Motor Fleet Underwriting

Monday, June 10th, 2024
Author: Hubert Said, ACII – Chartered Insurance Practitioner


Newsletter Q3, 2024

What is motor fleet insurance all about? Put simply, when a group of vehicles owned by a company or an individual are insured together as a fleet, the premium is mainly determined by the level of risk of that group of vehicles, instead of by the insurer’s overall experience with its motor account. This may mean lower premiums especially when one also considers the savings that an insurer can make on administrative costs as it is less costly to process group of vehicles belonging to one owner as opposed to each one having separate ownership. Very often in fact only one policy and one “blanket” certificate of motor insurance is issued.

It is common that fleets in countries larger than Malta, like the UK, are made up of hundreds of vehicles, and thus the rating methods for fleets described in insurance textbooks, are designed for such fleets. One can therefore legitimately question whether these methods are also suitable for the much smaller fleets we tend to have in Malta.

As we all know insurance is based on the “law of large numbers”. This basically means that the larger the number of similar risks that are insured together, the more accurate the claims predictions become, enabling more accurate rating. This is where the issue of fleet size arises. What is a large enough number of vehicles that is able to provide data that is suitable for accurate rating?

There is no specific answer to this question, however it is likely that no fleet in Malta is sizable enough to adopt the flat-rate per vehicle method used by many UK insurers. The insurer calculates the expected cost of claims using the “burning cost” method and adds to these operational costs plus a profit element. The result will be the total premium required for the fleet and a flat premium per vehicle is obtained by dividing it by the number of vehicles. In actual fact, it is divided by the number of “vehicle years” since the size of a large fleet is likely to be constantly changing during the period of insurance as vehicles are added and removed. A vehicle year represents the actual exposure of each vehicle, indicating how long each one was part of the fleet over the course of a year. With this approach, the premium collected will reflect the changing size of the fleet and is administratively less costly to operate since there is no need to calculate the premium to be charged separately for each vehicle. In fact, there is no need for the insured to notify the insurer of each vehicle in the fleet, as a declaration listing them would be submitted periodically, say every quarter or every six months.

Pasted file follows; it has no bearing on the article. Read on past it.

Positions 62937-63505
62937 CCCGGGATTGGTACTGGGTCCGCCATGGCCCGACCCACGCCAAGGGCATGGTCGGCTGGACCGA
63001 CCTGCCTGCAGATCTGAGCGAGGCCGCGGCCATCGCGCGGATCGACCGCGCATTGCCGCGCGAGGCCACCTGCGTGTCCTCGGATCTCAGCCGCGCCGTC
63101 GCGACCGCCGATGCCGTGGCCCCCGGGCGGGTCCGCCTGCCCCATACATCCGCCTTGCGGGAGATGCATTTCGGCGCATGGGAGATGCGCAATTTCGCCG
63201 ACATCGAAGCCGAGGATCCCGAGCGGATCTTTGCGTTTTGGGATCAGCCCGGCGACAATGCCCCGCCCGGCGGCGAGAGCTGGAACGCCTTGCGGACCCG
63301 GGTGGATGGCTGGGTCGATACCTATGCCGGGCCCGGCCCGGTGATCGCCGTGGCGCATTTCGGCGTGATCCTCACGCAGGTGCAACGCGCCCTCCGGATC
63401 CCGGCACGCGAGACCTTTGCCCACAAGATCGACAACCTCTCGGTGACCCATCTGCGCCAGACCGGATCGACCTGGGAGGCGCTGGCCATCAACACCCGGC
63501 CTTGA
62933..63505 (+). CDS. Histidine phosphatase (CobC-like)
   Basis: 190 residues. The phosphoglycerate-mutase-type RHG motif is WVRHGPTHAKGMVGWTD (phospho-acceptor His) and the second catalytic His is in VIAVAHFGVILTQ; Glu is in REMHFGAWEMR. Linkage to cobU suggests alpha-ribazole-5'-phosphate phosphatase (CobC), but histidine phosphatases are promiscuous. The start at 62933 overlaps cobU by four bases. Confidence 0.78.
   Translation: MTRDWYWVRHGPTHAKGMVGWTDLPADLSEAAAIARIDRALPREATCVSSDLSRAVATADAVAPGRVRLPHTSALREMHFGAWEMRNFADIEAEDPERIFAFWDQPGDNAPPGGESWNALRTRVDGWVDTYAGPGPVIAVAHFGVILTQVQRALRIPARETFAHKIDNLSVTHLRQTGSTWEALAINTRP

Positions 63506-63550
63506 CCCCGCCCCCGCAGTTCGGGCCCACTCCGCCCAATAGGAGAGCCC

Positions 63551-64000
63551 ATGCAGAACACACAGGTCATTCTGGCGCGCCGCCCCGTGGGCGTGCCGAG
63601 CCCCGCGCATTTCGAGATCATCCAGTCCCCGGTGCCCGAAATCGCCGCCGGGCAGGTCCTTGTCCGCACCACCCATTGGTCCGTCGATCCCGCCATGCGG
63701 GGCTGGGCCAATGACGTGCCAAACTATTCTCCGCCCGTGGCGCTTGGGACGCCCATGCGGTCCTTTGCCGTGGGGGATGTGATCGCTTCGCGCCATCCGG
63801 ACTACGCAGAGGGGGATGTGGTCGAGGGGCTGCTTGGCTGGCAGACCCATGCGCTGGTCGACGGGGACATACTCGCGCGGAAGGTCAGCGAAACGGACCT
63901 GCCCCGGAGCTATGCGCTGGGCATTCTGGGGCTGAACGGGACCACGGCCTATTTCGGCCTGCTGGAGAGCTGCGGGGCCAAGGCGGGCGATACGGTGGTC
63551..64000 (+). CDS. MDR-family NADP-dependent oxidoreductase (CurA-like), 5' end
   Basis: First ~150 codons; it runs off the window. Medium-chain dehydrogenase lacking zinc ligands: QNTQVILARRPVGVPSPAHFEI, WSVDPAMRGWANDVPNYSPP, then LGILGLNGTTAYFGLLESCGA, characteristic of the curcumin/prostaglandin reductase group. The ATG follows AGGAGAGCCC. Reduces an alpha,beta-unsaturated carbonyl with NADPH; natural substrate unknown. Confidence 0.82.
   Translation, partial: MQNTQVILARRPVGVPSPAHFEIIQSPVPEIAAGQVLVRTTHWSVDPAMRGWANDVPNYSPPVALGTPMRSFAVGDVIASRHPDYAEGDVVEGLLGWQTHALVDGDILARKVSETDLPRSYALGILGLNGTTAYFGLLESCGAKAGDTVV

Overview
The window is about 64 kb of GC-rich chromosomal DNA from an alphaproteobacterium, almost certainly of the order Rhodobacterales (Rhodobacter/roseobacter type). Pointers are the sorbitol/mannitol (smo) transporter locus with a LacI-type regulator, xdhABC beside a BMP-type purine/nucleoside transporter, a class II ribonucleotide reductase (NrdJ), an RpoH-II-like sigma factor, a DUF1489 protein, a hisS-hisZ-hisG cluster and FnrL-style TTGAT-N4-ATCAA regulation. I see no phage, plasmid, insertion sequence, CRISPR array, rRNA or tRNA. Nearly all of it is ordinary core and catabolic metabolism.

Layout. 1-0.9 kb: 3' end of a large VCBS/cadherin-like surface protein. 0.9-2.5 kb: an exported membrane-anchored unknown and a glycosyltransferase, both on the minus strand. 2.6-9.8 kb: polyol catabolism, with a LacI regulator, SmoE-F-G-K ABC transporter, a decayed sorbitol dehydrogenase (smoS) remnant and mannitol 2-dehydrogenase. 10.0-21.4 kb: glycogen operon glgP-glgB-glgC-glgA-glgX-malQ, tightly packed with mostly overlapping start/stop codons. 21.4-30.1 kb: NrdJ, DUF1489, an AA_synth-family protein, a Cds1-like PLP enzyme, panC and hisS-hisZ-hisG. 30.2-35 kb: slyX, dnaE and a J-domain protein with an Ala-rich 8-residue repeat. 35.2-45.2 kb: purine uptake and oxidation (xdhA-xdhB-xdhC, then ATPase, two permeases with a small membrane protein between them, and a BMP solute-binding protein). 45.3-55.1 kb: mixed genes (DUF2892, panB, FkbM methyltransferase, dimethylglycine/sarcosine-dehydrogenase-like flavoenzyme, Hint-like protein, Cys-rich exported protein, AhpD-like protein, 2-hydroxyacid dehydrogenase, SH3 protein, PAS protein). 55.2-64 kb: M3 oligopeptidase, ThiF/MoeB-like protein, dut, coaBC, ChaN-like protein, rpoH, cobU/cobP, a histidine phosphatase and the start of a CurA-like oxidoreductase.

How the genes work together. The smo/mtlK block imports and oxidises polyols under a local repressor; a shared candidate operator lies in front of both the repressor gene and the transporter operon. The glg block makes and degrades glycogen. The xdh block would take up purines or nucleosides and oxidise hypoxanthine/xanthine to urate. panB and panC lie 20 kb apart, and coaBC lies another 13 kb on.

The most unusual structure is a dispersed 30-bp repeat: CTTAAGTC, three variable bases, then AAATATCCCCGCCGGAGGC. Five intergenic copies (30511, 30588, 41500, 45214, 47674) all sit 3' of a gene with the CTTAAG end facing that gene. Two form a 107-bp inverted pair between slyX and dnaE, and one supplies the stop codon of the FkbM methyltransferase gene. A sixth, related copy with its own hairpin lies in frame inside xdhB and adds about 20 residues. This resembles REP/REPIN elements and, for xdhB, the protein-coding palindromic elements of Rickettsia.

So, can we take anything from this approach to use with smaller sized fleers? The answer is that yes, we can use quite a lot of it. To start with, using the burning cost method to calculate the expected claims cost for the coming year is a good approach. However, with smaller fleets one needs to be careful about the impact that one or two high value claims may have on the total result. It would make sense to try and smoothen these out. Smoothing is a statistical technique for the removal of irregularities in a time-series data by reducing the financial impact of large losses which are distributed over more than one year.

There is then a choice as to how to charge the premium per vehicle. Most underwriters would work out the premium per vehicle using the standard rates then add up these together to get the total premium and compare that to the expected cost. The difference would be expressed as the fleet discount that is to be allowed on the basic premium. If the fleet is sizeable and homogenous enough, one could consider banding the vehicles in groups (for instance by value or by engine power or even insurance groupings) and charge a premium per band. This makes the process less burdensome administratively.

When underwriting fleets, pricing them correctly is very important but so also is the risk management part. Quite often commercial pressures to keep the fleet premium low apply especially since fleet owners tend to have other commercial business placed or about to be placed with the insurer. This may limit the ability of the motor underwriter to price the fleet at the correct level. One must also remember that it is better if losses can be prevented, than having to pay the claims that result from not having the risk well-managed, as the old adage goes “prevention is better than cure”. Thus, working with the insured to identify the specific risks that can give rise to claims, and to take measures to minimize them, can help the fleet remain profitable. Measures need not be only prescriptive but could also be in the form of incentives awarding drivers with a good claims record, or additional training in how to drive more safely.

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